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The IHSA could’ve opened up a big can of legal worms

Friday, Oct 30, 2020

* WBEZ

The boys and girls high school basketball seasons are on in Illinois, opening the door for other high contact sports to play this year — as well as potential lawsuits. […]

“IHSA may have their views of it, but school districts know what the rules are,” Pritzker said. “It’s unfortunate, but [school districts] would probably be taking on legal liability if they went ahead and moved beyond what the state had set as the mitigation standard.”

* Nexstar

[IHSA Executive Director Craig Anderson] was asked about the risk of lawsuits the IHSA might potentially face.

“You know at some point, I think over the next month or whatever time frame we’ll figure out if this is a legal issue for us as an association or if it is for our schools and then we’ll have to pivot as we’ve been pivoting a number of times throughout this school year.”

It’s probably more about the schools. But we’ll see.

* Joliet Herald-News

“The problem you are going to have is, even if you have parents sign waivers, if a kid gets [COVID-19] and then goes out and gives it to someone else, you have a potential of a lawsuit against the school district,” [Attorney Terry Ekl] said. “The basis of the lawsuit is they ignored the Illinois Department of Public Health and went ahead and allowed these kids to play.” […]

“There’s a proof issue involved here, but that doesn’t mean the school district is not going to get sued and have to engage in costly defensive litigation,” Ekl said. “Sometimes the cost of litigation exceeds the cost proven to be a damage. You win the case, and you still have to pay the cost of defense, which could be tens of thousands of dollars.” […]

“[Insurance carriers] may very well say to the school district, ‘If the department of public health is saying they are recommending you should not play basketball, and you go ahead and do it, we would negate your insurance coverage,’” Ekl said. “‘We’re telling you right now you should not engage in athletic activities that are in conflict with the Illinois Department of Public Health.’”

Ekl said a group of parents approached him last month about suing the IHSA. He said he researched the matter and ended up turning down the case, which was dismissed by a DuPage County judge Oct. 1.

* Les Winkeler at the Southern Illinoisan

I covered the courthouse beat in a previous life. The lawsuit will read something like this, “Good ol’ Hometown High fielded a basketball team in the midst of a pandemic, disregarding state medical guidelines. As a result of this negligence, athletes suffered illness, resulting in death.”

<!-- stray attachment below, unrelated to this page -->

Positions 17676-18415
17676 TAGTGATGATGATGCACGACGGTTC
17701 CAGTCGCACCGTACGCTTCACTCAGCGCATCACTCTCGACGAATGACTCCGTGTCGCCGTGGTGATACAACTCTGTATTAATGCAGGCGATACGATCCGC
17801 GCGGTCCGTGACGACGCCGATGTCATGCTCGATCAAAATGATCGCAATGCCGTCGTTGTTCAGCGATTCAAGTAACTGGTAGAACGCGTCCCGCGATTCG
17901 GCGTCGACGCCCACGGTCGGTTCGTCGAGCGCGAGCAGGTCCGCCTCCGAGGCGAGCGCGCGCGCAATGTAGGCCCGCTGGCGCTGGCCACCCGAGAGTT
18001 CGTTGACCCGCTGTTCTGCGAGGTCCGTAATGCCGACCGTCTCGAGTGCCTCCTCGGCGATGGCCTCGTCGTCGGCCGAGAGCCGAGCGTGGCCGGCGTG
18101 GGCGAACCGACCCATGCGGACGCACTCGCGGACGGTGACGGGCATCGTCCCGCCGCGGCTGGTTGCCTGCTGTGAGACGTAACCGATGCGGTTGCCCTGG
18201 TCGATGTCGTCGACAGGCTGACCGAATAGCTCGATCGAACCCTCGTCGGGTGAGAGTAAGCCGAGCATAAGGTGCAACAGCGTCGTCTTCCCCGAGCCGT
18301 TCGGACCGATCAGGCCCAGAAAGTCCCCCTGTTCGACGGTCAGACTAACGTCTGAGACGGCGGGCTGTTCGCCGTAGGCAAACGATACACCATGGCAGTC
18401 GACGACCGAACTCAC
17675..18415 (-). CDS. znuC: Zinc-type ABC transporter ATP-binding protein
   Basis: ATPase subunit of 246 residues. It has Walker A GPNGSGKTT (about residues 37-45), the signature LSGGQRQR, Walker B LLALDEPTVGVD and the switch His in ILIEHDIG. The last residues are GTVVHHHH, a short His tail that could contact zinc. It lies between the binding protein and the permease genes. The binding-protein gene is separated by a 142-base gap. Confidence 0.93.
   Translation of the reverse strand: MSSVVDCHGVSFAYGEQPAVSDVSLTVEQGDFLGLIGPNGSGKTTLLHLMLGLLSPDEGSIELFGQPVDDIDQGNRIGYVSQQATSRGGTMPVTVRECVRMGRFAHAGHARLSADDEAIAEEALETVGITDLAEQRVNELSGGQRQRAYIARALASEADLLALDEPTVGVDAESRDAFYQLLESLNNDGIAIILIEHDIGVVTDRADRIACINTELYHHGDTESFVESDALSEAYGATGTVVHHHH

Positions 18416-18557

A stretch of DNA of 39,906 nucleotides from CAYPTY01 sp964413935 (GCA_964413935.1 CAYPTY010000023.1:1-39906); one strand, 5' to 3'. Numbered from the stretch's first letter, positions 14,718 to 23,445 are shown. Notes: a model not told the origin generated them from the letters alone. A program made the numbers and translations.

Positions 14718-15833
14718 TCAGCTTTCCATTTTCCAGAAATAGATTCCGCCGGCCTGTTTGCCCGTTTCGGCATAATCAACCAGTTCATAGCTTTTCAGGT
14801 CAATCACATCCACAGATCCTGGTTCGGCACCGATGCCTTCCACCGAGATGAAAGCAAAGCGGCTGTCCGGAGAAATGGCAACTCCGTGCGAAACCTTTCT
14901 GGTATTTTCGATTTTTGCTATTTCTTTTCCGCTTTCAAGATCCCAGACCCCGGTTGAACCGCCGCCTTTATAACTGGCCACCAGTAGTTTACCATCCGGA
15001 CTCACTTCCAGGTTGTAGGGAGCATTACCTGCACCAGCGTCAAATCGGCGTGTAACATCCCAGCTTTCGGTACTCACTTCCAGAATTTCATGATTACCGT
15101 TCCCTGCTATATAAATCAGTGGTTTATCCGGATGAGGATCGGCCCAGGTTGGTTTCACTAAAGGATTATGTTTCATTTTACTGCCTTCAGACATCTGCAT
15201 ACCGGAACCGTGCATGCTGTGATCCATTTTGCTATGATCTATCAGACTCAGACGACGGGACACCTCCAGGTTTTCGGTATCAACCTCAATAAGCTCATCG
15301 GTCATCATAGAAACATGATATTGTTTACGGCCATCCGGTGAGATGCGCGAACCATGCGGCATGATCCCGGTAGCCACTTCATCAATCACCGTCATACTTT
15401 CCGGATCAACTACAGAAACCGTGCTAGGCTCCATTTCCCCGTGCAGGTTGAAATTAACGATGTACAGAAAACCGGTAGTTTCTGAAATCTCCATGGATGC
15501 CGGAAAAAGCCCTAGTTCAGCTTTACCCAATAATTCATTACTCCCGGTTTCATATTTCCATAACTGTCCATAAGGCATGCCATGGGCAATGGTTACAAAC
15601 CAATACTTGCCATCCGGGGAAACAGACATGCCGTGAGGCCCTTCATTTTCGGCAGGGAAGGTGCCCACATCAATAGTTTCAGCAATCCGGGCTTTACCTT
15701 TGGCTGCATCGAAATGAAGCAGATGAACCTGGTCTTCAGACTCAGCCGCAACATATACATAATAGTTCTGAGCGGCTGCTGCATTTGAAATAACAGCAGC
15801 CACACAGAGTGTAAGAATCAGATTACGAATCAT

And, given the strong, consistent pronouncements of state officials, that’s a difficult argument to refute.

What’s more, the Illinois State Board of Education also Tweeted that due to liability issues schools, should think carefully before plunging ahead with the basketball season.

In terms of standing up for student-athletes, I suppose you could interpret the IHSA’s actions that way. Given the fact that athletes could possibly be exposed to infected individuals by competing with students outside their circle, the organization’s response seems less heroic.

…Adding… I meant to post this and somehow forgot. Sorry

Chicago Public Schools will likely not play basketball this winter. The CPS sent a memo to schools on Thursday announcing that girls and boys high school and elementary school basketball is postponed until further notice and possibly moved to the spring or summer of 2021.

“While the Illinois High School Association has not removed high school basketball from its winter sports calendar, [Gov. J.B. Pritzker] and [the Illinois Department of Public Health] have determined that basketball presents a greater risk of COVID-19 transmission and is not safe to play this winter,” the email from CPS said.

- Posted by Rich Miller        

61 Comments
  1. - dan l - Friday, Oct 30, 20 @ 11:24 am:

    It’s almost like an organization that manages high school sports isn’t qualified to make decisions where there’s public health concerns.


  2. - Oswego Willy - Friday, Oct 30, 20 @ 11:24 am:

    === “The problem you are going to have is, even if you have parents sign waivers, if a kid gets [COVID-19] and then goes out and gives it to someone else, you have a potential of a lawsuit against the school district,” [Attorney Terry Ekl] said. “The basis of the lawsuit is they ignored the Illinois Department of Public Health and went ahead and allowed these kids to play.”===

    I’m not saying that’s was my first thought… I’m not saying that…

    === I covered the courthouse beat in a previous life. The lawsuit will read something like this, “Good ol’ Hometown High fielded a basketball team in the midst of a pandemic, disregarding state medical guidelines. As a result of this negligence, athletes suffered illness, resulting in death.”

    And, given the strong, consistent pronouncements of state officials, that’s a difficult argument to refute.

    What’s more, the Illinois State Board of Education also Tweeted that due to liability issues schools, should think carefully before plunging ahead with the basketball season.===

    There will be lawsuits… they will be expensive, maybe ruinous… and maybe hurt small towns most.

    But… sports… amirite?


  3. - Publius - Friday, Oct 30, 20 @ 11:26 am:

    If this happened to me I wouldn’t hesitate to persoanlly sue everyone involved. That would include the school board, the coach, county health deparment, sherrif/police chief, and the governor. I would put them so far in they wouldn’t be able to work anywhere for the rest of their life.


  4. - Norseman - Friday, Oct 30, 20 @ 11:29 am: